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The Weekly buries its pets… and somebody else’s, too

It shames me to admit I do not remember the name of the beloved hermit crab I buried as a child. He didn’t have it easy from the beginning—he was actually mailed to me in a cardboard box and missing a claw when he arrived (I ordered one from an ad in a comic book for “Crazy Crabs,” a company that apparently wouldn’t fare well today with PETA). And I’m guessing the frigid Montana temperatures weren’t to his liking either; he lasted less than a year. To this date it’s the most proper burial I ever gave a pet; I even went so far as to create a makeshift cross on a wooden stand to place on the backyard grave site. My mother was so touched that she didn’t even get mad that I put a permanent huge hole in her Formica creating the cross with a hammer and nails. Wonder if this is the reason why, for the longest time, I couldn’t eat seafood? – Ken Miller

Toby was a hardy Dalmatian who barked his head off when strangers pulled up the dirt road to my grandparents’ country property. He never ate a bite of dog food in his life—home-cooked table scraps, water from the spigot and the occasional bottle of Coca-Cola. Robust and adored. So when he went missing, my grandfather roamed the fields and woods in rural Alabama looking for him; a man as devoted to the dog as the dog to him. Sadly, he found the mangled hound, blood in his spotted fur, on the side of a nearby winding two-lane highway. Granddaddy carried him home and dug a hole in the side yard not far from a tree swing. It was a sad day for the whole family; my grandparents buried him, cried their eyes out and knew his memory would always be a large part of the family.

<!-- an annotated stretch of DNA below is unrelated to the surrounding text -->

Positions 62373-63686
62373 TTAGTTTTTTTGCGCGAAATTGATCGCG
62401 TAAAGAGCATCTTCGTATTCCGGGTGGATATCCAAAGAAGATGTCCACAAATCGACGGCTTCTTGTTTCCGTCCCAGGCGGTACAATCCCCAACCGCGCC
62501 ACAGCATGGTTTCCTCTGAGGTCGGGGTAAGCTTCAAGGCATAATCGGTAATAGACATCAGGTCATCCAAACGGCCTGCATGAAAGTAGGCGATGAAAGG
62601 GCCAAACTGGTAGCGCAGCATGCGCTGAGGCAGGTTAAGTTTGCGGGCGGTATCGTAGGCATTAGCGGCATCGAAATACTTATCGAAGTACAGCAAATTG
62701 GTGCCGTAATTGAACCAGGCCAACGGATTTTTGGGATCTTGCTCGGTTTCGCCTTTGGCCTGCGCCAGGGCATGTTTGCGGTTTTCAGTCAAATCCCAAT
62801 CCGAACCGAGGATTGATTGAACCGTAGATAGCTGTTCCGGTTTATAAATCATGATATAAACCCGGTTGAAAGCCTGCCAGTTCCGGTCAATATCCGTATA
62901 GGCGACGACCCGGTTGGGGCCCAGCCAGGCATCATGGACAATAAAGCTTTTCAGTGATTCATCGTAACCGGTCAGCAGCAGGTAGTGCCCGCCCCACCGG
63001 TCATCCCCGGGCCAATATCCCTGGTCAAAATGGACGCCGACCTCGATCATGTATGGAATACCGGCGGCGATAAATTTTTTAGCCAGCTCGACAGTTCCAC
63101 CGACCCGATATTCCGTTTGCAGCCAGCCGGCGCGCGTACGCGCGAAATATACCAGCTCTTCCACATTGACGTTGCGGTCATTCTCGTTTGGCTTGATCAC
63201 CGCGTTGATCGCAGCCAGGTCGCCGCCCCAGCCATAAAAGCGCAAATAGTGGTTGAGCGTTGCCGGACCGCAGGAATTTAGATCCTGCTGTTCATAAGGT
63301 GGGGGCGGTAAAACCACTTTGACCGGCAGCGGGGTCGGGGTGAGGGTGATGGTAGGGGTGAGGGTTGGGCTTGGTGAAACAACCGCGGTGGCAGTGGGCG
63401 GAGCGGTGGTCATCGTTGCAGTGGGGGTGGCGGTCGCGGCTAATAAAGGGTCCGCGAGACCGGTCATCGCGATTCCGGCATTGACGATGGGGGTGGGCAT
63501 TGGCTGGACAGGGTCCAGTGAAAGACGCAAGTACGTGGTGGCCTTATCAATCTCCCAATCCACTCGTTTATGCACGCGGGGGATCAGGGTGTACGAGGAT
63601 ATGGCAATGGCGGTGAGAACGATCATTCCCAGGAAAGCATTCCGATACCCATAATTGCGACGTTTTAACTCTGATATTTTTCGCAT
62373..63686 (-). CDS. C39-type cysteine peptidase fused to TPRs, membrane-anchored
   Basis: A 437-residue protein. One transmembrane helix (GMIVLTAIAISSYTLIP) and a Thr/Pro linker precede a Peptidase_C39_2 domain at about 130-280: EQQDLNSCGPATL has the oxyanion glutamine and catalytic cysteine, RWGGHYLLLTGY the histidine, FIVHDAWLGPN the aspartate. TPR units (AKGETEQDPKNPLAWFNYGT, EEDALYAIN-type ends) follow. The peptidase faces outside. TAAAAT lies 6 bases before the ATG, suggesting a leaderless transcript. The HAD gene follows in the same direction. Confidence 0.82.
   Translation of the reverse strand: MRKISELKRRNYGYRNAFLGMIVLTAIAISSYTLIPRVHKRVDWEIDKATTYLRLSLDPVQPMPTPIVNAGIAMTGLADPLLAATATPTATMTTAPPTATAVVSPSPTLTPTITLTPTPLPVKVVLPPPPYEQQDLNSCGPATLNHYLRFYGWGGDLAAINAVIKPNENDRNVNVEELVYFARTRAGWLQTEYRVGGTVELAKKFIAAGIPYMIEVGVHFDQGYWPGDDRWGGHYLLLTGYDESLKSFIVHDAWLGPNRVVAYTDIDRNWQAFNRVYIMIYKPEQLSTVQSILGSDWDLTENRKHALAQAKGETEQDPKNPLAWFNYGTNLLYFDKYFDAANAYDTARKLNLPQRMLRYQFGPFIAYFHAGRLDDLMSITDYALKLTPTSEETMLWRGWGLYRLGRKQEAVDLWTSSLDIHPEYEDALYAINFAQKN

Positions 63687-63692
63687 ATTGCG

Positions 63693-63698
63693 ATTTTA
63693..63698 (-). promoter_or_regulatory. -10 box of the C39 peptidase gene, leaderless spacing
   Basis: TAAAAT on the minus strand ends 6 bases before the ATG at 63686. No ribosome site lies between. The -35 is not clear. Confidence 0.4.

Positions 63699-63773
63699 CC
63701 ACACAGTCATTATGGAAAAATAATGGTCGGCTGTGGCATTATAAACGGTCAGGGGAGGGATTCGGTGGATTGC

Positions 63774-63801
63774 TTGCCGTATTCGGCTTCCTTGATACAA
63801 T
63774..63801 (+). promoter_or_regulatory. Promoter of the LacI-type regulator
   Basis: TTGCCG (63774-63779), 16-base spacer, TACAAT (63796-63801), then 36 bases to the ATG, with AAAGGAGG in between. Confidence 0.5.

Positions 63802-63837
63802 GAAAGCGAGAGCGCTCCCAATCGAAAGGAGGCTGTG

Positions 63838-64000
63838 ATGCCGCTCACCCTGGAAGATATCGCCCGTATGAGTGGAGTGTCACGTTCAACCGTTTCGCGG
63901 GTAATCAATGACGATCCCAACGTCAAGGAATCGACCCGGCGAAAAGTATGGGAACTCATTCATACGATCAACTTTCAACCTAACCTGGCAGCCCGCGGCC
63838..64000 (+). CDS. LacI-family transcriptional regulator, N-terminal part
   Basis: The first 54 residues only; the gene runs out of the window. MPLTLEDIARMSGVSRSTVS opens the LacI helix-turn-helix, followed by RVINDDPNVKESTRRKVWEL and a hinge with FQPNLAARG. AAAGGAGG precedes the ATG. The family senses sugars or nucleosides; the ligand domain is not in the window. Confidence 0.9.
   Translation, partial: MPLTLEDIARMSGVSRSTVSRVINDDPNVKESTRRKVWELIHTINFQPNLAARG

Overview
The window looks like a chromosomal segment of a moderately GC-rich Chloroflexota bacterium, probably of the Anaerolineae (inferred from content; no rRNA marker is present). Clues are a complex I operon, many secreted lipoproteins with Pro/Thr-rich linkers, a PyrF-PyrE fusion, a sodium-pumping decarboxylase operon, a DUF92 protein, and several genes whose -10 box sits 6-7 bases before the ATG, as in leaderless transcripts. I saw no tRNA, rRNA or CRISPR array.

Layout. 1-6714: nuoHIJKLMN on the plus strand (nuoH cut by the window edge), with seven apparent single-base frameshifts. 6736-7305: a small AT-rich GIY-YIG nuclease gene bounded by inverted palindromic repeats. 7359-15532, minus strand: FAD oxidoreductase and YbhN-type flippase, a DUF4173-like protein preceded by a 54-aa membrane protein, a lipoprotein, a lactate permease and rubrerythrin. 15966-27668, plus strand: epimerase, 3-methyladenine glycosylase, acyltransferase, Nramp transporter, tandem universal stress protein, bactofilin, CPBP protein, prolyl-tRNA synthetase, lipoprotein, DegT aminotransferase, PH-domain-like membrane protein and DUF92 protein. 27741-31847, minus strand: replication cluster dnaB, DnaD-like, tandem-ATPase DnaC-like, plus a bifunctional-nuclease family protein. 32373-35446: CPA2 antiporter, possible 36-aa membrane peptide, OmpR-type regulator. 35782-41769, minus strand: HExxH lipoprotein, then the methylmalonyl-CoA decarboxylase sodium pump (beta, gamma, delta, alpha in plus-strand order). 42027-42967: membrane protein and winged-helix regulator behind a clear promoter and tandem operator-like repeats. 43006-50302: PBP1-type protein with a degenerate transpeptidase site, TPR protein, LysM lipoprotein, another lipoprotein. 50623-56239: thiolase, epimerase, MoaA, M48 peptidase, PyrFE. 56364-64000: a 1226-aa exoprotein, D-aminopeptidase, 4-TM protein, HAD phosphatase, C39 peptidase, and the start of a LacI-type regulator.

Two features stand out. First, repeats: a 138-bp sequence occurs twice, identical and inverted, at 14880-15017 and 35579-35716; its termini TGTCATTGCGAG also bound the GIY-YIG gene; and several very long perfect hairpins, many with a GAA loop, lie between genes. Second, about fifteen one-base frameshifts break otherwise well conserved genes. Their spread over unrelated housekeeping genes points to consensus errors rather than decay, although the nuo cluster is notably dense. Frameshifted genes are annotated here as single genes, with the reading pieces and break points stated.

And then a couple of days later Toby came trotting up from the field near the chicken house, spots intact, perhaps a little leaner minus the Coke. Don’t know where he’d been. But he hadn’t been hit on any highway. He was absolutely fine. Who the hell was buried in the side yard? Don’t know. Looked like Toby—how many Dalmatians could there be out here? Someone’s dog was now in the Grave of the Unknown Dalmatian for eternity. Toby lived another decade. – Stacy J. Willis

How should you bury a snake, anyway? Coiled into a hole? Laid out in a trench? Now, a snake is probably the last entry on the list of pets you can emotionally attach to; after that we’re into scorpions, tarantulas—terrarium trash you can’t play and bond with. So I would’ve said “in a trash can” myself, but I was dealing with an 11-year-old boy who loved his pet snake. So a solemn backyard burial took place. I believe I opted for trench; I’m not exactly sure. What I do remember is this: A few days later, our dog trotting up, dead snake gripped happily in its jaws. Some wisdom about digging deeper applies. – Scott Dickensheets

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